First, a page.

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Wednesday, October 24, 2012

Weizens on the Rise Around Munich

MUNICH. Germany has more intact regional brewing than any country I know, but Munich over-punches for its weight: dunkel and helles are de rigeur, oktoberfestbier the most famous, but weizens are in the ascendancy. Yesterday I visited Weihenstephan and Ayinger and for different reasons, the story was the same (I'm down to singular pronouns now--Sally flew home in the morning from an airport conveniently close to Weihenstephan.)

Weihenstephan is of course synonymous with banana and clove. The brewery is located on a hill and the university part of things is most dominant. That part of Weihenstephan includes food degrees and has continued to grow long past the parking needs, and I spent a half hour trawling the lots for a sliver of space. The campus is draped over a hill and the brewery is at the top: of course. Since it dates back nearly a millennium, brewers used cellars beneath the brewery to age their beer. A student of the school led our tour and it was the best by far I have ever heard given to the public--brewing arcana reduced to pithy, comprehensible descriptions. Every time I asked a question, the guide nodded and told me to wait--he was getting to that.

(There are two degrees available. The first is the brewmaster's, a three-year program. You can stay and get your brewing engineer degree--like a masters--in one more. By law, a brewery must employ a credentialed brewer, and Weihenstephan is the most famous of the several German schools. Whether the best is a matter I'll leave to others.)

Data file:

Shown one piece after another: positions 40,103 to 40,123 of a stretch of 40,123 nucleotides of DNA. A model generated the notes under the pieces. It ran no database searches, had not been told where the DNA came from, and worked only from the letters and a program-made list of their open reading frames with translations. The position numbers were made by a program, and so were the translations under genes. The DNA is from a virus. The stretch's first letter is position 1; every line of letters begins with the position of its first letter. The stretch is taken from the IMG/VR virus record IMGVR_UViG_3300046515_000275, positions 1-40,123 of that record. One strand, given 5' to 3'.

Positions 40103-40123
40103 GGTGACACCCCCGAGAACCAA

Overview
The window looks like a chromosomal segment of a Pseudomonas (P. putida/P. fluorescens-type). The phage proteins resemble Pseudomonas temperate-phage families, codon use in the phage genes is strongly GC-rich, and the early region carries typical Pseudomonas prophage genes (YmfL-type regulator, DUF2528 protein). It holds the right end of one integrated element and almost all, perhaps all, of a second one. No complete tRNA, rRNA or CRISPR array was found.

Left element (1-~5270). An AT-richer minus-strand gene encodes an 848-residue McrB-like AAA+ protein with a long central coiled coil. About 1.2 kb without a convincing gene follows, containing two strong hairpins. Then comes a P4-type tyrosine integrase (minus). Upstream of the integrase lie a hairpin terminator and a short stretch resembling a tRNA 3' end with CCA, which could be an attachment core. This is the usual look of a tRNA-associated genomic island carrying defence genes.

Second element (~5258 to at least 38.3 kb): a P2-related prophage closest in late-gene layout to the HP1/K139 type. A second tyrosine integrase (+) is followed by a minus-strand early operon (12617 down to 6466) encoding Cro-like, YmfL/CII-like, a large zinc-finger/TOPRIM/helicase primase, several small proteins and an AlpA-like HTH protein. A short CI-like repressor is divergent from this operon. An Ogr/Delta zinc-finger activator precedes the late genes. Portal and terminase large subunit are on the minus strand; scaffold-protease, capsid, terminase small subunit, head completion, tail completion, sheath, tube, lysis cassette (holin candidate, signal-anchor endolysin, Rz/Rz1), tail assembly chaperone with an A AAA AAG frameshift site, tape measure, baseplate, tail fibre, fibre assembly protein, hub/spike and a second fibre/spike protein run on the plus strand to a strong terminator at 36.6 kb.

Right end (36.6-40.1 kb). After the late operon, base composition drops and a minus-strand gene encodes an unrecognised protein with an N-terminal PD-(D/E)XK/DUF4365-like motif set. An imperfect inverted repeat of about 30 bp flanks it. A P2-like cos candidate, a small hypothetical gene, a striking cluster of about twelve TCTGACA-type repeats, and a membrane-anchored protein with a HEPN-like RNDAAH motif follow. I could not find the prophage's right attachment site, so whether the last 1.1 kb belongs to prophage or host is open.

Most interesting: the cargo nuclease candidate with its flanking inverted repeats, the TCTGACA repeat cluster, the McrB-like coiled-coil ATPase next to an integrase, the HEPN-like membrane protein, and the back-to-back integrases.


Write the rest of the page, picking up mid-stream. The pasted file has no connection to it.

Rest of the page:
Weihenstephan is a super-modern brewery and as you might expect, sort of the model for current practices. They do a double decoction mash, which is still common if not standard, and ferment all their beers in cylindriconicals. It is, in this way, a bit of a boring tour. (In other ways, like its university location and the fact that it's one of only three (I think) state-owned breweries, it is more so.)

What I found interesting was how quickly the brewery is growing even in the face of overall declining sales. We watched a brand-new video that mentioned 300,000 hectos of annual production; our guide said the earlier, 5-year-old video, quoted 230,000. And this is fueled by weizen--80% of production.

Weihenstephan is located just north of Munich in Freising; after my tour I zipped down to Aying, just a bit south of Munich. It's a very charming little town, and the old brewery is located just across the road from the iconic onion-domed church they put on their labels. It's a family-owned brewery and beginning about 20 years ago, the owners were deliberating about whether to call it a day or expand. They expanded, a few turns down the road, and built a brand-new brewery in 1999.

It's always interesting to see what a traditional brewery does during expansions. In Ayinger's case, they went the Adnam's route--super state-of-the-art and ecological. With one big exception: open fermenters for the weizen. (They scrapped decoction as well, calling it unnecessary, old-fashioned, expensive, and energy-intensive. Again, take any debate on that point in comments.)

The primary fermenters are encased in a glass cube to prevent--or forestall--microbiological mischief, but Ayinger thinks its an important part of building flavor, so this tradition they preserved. (Again, on the subject of open fermentation, debate among yourselves--I'll try to remain journalistically neutral here.)

Ayinger makes about a third as much as Weiheinstephan, but weizen's proportion has gone from the single digits to almost 30%. (Americans like me know the brewery for its legendary Celebrator Doppelbock.)